Cardiovascular: atrial arrhythmia, atrial fibrillation, AV block complete, bigeminy, bradycardia, bundle branch block, cardiomegaly, cardiomyopathy, cerebral hemorrhage, cerebral ischemia, cerebrovascular accident, congestive heart failure, deep thrombophlebitis, endocarditis, extrasystoles, heart arrest, hypertension, hypotension, myocardial infarction, nodal arrhythmia, palpitation, phlebitis, postural hypotension, pulmonary embolus, QT interval prolonged, supraventricular extrasystoles, supraventricular tachycardia, syncope, thrombophlebitis, vasodilatation, ventricular arrhythmia, ventricular fibrillation, ventricular tachycardia (including torsade de pointes) [ see Warnings and Precautions (5.2) ].

Digestive: anorexia, cheilitis, cholecystitis, cholelithiasis, constipation, diarrhea, duodenal ulcer perforation, duodenitis, dyspepsia, dysphagia, dry mouth, esophageal ulcer, esophagitis, flatulence, gastroenteritis, gastrointestinal hemorrhage, GGT/LDH elevated, gingivitis, glossitis, gum hemorrhage, gum hyperplasia, hematemesis, hepatic coma, hepatic failure, hepatitis, intestinal perforation, intestinal ulcer, jaundice, enlarged liver, melena, mouth ulceration, pancreatitis, parotid gland enlargement, periodontitis, proctitis, pseudomembranous colitis, rectal disorder, rectal hemorrhage, stomach ulcer, stomatitis, tongue edema.

Endocrine: adrenal cortex insufficiency, diabetes insipidus, hyperthyroidism, hypothyroidism.

Hemic and Lymphatic: agranulocytosis, anemia (macrocytic, megaloblastic, microcytic, normocytic), aplastic anemia, hemolytic anemia, bleeding time increased, cyanosis, DIC, ecchymosis, eosinophilia, hypervolemia, leukopenia, lymphadenopathy, lymphangitis, marrow depression, pancytopenia, petechia, purpura, enlarged spleen, thrombocytopenia, thrombotic thrombocytopenic purpura.

Metabolic and Nutritional: albuminuria, BUN increased, creatine phosphokinase increased, edema, glucose tolerance decreased, hypercalcemia, hypercholesteremia, hyperglycemia, hyperkalemia, hypermagnesemia, hypernatremia, hyperuricemia, hypocalcemia, hypoglycemia, hypomagnesemia, hyponatremia, hypophosphatemia, peripheral edema, uremia.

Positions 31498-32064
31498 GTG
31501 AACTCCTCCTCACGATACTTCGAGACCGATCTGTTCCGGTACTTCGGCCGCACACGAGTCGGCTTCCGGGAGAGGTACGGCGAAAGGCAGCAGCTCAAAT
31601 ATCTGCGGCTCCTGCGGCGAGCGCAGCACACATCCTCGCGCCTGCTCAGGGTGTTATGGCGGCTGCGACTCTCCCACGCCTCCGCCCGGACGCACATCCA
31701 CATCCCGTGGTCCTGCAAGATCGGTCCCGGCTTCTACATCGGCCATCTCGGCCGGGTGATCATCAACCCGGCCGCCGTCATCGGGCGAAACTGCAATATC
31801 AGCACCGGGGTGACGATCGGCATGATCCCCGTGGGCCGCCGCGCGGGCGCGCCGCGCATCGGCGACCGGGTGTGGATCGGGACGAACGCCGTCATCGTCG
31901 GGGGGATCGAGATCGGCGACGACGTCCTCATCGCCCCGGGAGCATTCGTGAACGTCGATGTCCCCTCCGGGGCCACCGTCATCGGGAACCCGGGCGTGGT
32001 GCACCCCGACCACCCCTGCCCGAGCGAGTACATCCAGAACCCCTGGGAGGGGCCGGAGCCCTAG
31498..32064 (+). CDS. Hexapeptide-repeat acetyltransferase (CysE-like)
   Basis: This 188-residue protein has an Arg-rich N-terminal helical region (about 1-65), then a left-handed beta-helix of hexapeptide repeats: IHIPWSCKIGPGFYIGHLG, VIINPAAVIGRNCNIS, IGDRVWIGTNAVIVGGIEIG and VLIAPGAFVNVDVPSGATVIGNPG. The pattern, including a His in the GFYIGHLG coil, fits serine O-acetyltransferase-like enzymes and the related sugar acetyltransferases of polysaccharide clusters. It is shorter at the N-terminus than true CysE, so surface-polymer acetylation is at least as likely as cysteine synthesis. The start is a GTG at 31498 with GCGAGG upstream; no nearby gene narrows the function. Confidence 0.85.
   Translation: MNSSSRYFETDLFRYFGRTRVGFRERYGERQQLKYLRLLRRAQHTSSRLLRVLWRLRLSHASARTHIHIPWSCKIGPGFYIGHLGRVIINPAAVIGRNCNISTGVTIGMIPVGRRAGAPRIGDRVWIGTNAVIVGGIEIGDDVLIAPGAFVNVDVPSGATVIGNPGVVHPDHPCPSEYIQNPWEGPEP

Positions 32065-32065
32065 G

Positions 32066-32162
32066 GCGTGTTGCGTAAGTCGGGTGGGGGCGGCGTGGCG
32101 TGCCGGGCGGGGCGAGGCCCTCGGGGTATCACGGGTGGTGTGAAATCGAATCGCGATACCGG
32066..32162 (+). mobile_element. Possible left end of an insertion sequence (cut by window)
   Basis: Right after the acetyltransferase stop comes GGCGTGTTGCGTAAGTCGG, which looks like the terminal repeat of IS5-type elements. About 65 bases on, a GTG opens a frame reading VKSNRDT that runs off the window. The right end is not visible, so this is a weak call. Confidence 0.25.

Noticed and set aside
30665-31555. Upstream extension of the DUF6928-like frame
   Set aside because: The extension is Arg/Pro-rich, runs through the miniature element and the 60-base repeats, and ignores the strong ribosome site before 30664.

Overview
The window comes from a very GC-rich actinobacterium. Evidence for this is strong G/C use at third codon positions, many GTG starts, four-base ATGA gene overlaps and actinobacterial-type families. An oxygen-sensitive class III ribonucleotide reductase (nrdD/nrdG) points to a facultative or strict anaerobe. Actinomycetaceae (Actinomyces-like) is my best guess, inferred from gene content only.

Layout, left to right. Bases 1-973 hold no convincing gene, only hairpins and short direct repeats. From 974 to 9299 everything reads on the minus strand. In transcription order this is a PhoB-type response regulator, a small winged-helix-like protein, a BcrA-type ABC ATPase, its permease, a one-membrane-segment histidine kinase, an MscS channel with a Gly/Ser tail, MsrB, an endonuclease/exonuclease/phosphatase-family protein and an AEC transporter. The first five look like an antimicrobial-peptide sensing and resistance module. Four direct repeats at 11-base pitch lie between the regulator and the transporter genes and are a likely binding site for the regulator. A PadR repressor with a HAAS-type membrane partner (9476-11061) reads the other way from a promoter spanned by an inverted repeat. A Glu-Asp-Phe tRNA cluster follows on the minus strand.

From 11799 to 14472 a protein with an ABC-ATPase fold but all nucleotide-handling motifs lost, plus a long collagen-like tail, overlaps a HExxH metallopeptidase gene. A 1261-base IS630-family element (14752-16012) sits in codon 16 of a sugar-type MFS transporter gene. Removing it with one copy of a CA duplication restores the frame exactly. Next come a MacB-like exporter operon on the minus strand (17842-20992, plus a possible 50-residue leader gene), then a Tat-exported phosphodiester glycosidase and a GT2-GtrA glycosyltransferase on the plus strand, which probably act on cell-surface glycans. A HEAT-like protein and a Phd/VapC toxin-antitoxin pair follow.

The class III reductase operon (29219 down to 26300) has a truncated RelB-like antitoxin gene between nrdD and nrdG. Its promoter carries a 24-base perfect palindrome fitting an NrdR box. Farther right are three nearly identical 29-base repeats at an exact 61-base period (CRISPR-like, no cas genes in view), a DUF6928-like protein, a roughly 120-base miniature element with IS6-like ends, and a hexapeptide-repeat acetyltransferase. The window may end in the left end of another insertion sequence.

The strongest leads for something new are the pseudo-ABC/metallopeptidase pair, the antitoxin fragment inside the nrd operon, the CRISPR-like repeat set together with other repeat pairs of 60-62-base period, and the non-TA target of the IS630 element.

Musculoskeletal: arthralgia, arthritis, bone necrosis, bone pain, leg cramps, myalgia, myasthenia, myopathy, osteomalacia, osteoporosis.

Nervous System: abnormal dreams, acute brain syndrome, agitation, akathisia, amnesia, anxiety, ataxia, brain edema, coma, confusion, convulsion, delirium, dementia, depersonalization, depression, diplopia, dizziness, encephalitis, encephalopathy, euphoria, Extrapyramidal Syndrome, grand mal convulsion, Guillain-Barré syndrome, hypertonia, hypesthesia, insomnia, intracranial hypertension, libido decreased, neuralgia, neuropathy, nystagmus, oculogyric crisis, paresthesia, psychosis, somnolence, suicidal ideation, tremor, vertigo.

Respiratory System: cough increased, dyspnea, epistaxis, hemoptysis, hypoxia, lung edema, pharyngitis, pleural effusion, pneumonia, respiratory disorder, respiratory distress syndrome, respiratory tract infection, rhinitis, sinusitis, voice alteration.

Skin and Appendages: alopecia, angioedema, contact dermatitis, discoid lupus erythematosis, eczema, erythema multiforme, exfoliative dermatitis, fixed drug eruption, furunculosis, herpes simplex, maculopapular rash, melanoma, melanosis, photosensitivity skin reaction, pruritus, pseudoporphyria, psoriasis, skin discoloration, skin disorder, skin dry, Stevens-Johnson syndrome, squamous cell carcinoma, sweating, toxic epidermal necrolysis, urticaria.

Special Senses: a bnormality of accommodation, blepharitis, color blindness, conjunctivitis, corneal opacity, deafness, ear pain, eye pain, eye hemorrhage, dry eyes, hypoacusis, keratitis, keratoconjunctivitis, mydriasis, night blindness, optic atrophy, optic neuritis, otitis externa, papilledema, retinal hemorrhage, retinitis, scleritis, taste loss, taste perversion, tinnitus, uveitis, visual field defect.

Urogenital: anuria, blighted ovum, creatinine clearance decreased, dysmenorrhea, dysuria, epididymitis, glycosuria, hemorrhagic cystitis, hematuria, hydronephrosis, impotence, kidney pain, kidney tubular necrosis, metrorrhagia, nephritis, nephrosis, oliguria, scrotal edema, urinary incontinence, urinary retention, urinary tract infection, uterine hemorrhage, vaginal hemorrhage.

Clinical Laboratory Values in Adults

The overall incidence of transaminase increases >3x upper limit of normal (not necessarily comprising an adverse reaction) was 17.7% (268/1514) in adult subjects treated with voriconazole tablets for therapeutic use in pooled clinical trials. Increased incidence of liver function test abnormalities may be associated with higher plasma concentrations and/or doses. The majority of abnormal liver function tests either resolved during treatment without dose adjustment or resolved following dose adjustment, including discontinuation of therapy.

Voriconazole has been infrequently associated with cases of serious hepatic toxicity including cases of jaundice and rare cases of hepatitis and hepatic failure leading to death. Most of these patients had other serious underlying conditions.